Several options exist for modernizing legacy systems, defined as any monolithic information system that's too difficult and expensive to modify to meet new and constantly changing business requirements. Techniques range from quick fixes such as screen scraping and legacy wrapping to permanent, but more complex, solutions such as automated migration or replacing the system with a packaged product.

A Brief History

Debate on legacy modernization can be traced more than a decade, when reengineering experts argued whether it was best to migrate a large, mission-critical information system piecemeal or all at once.

Rewriting a legacy system from scratch can create a functionally equivalent information system based on modern software techniques and hardware. But the high risk of failure associated with any large software project lessens the chances of success. Researchers from the pioneering 1991 DARWIN project at the University of California, Berkeley, listed several factors working against the so-called "Cold Turkey" approach:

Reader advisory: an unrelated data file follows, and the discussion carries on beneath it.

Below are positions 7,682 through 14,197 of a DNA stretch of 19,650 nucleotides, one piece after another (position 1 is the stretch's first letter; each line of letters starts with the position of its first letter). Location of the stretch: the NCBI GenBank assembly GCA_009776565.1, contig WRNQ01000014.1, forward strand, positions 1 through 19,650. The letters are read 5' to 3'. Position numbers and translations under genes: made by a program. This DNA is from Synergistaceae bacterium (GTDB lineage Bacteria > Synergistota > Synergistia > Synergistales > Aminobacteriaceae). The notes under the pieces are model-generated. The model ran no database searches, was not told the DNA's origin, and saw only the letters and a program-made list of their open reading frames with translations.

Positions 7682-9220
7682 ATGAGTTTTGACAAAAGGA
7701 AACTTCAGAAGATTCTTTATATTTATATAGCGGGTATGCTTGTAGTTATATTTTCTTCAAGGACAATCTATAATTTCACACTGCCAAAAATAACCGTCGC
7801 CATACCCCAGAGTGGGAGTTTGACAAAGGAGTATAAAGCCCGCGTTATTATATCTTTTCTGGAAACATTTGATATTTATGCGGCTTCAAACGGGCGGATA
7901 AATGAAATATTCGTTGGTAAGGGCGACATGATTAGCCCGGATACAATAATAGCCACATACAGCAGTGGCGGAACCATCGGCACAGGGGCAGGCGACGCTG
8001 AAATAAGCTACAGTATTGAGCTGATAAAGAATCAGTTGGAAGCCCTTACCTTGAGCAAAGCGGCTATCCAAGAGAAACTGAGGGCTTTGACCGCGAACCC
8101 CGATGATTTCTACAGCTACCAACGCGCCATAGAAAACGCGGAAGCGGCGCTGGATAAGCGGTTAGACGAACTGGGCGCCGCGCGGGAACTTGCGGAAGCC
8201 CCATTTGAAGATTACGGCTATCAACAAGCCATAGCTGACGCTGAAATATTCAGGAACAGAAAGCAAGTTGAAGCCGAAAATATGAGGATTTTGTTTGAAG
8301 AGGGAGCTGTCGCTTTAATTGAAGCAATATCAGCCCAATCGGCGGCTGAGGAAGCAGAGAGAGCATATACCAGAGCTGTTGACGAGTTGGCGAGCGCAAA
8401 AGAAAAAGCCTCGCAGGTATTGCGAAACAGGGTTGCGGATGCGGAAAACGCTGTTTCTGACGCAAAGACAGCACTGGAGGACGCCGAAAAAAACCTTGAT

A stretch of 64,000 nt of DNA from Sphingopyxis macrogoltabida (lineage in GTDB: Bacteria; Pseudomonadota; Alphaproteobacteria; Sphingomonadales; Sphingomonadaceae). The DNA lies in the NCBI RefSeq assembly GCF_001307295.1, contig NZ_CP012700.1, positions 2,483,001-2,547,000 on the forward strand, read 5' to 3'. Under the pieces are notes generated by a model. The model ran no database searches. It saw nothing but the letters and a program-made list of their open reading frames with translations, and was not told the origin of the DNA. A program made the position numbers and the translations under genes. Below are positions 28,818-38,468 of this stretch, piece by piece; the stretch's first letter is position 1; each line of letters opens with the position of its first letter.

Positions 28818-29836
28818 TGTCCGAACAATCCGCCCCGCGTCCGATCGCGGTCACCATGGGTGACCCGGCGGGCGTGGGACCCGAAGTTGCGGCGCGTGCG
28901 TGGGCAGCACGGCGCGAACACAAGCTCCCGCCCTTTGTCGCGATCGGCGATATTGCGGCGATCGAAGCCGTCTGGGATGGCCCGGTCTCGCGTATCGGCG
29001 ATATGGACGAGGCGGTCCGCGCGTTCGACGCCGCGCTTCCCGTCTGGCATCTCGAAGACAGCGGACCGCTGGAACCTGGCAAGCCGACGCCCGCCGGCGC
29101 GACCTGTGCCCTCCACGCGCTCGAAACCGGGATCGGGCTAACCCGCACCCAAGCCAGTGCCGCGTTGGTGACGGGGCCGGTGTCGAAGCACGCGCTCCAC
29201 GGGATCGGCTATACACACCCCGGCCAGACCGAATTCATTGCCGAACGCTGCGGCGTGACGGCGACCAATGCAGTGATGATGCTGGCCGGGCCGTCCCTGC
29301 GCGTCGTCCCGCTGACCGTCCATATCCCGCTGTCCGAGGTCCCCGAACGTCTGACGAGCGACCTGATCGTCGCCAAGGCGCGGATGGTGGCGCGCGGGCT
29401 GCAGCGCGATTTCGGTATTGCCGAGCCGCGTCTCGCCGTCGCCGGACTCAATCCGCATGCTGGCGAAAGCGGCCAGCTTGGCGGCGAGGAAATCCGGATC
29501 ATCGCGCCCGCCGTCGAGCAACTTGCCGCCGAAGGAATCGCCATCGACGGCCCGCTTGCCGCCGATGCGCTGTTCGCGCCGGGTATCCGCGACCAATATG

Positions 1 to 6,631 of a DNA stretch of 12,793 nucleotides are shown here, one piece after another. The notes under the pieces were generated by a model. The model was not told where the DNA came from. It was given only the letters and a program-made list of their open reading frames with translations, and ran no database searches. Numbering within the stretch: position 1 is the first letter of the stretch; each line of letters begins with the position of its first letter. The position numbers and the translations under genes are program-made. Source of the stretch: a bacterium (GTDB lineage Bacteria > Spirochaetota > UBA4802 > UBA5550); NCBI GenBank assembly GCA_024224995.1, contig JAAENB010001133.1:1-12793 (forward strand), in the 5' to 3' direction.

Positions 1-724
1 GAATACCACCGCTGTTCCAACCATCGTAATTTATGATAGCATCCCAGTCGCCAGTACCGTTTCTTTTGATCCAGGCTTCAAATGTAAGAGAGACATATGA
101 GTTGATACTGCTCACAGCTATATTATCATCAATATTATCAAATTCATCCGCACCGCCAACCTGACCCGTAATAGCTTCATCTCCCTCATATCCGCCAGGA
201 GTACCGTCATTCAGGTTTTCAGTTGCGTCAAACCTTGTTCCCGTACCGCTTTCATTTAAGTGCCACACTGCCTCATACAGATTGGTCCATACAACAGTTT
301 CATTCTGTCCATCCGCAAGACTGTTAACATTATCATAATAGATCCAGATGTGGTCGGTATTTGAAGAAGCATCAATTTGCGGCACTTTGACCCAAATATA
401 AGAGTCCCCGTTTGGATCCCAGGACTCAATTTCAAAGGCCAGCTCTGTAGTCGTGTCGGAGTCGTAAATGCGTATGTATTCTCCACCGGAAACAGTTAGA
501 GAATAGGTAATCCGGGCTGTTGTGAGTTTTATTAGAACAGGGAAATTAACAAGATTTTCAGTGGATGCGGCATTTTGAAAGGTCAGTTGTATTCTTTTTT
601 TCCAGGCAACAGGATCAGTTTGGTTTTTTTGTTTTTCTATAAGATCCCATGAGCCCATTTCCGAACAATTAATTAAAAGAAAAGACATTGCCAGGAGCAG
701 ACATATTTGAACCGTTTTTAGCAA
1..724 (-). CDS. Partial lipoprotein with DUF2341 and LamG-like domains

• Management rarely approves a major expenditure if the only result is lower maintenance costs, instead of additional business functionality.
  • Development of such massive systems takes years, so unintended business processes will have to be added to keep pace with the changing business climate, increasing the risk of failure.
  • Documentation for the old system is frequently inadequate.
  • Like most large projects, the development process will take longer than planned, testing management's patience.